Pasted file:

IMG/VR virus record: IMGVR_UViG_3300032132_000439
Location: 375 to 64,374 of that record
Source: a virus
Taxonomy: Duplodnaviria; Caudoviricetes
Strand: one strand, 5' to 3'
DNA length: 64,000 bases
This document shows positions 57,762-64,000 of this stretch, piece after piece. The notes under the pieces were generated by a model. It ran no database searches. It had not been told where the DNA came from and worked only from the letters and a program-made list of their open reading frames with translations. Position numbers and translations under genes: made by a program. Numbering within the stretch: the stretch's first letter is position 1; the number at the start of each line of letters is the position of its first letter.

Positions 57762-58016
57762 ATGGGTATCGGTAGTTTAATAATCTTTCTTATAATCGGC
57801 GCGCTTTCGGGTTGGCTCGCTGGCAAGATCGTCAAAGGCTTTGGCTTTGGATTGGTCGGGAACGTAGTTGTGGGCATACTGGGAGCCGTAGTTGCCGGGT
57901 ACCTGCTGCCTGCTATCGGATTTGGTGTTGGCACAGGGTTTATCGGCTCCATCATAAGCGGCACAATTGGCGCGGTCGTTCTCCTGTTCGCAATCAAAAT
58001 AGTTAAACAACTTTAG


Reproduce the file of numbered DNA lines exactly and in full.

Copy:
IMG/VR virus record: IMGVR_UViG_3300032132_000439
Location: 375 to 64,374 of that record
Source: a virus
Taxonomy: Duplodnaviria; Caudoviricetes
Strand: one strand, 5' to 3'
DNA length: 64,000 bases
This document shows positions 57,762-64,000 of this stretch, piece after piece. The notes under the pieces were generated by a model. It ran no database searches. It had not been told where the DNA came from and worked only from the letters and a program-made list of their open reading frames with translations. Position numbers and translations under genes: made by a program. Numbering within the stretch: the stretch's first letter is position 1; the number at the start of each line of letters is the position of its first letter.

Positions 57762-58016
57762 ATGGGTATCGGTAGTTTAATAATCTTTCTTATAATCGGC
57801 GCGCTTTCGGGTTGGCTCGCTGGCAAGATCGTCAAAGGCTTTGGCTTTGGATTGGTCGGGAACGTAGTTGTGGGCATACTGGGAGCCGTAGTTGCCGGGT
57901 ACCTGCTGCCTGCTATCGGATTTGGTGTTGGCACAGGGTTTATCGGCTCCATCATAAGCGGCACAATTGGCGCGGTCGTTCTCCTGTTCGCAATCAAAAT
58001 AGTTAAACAACTTTAG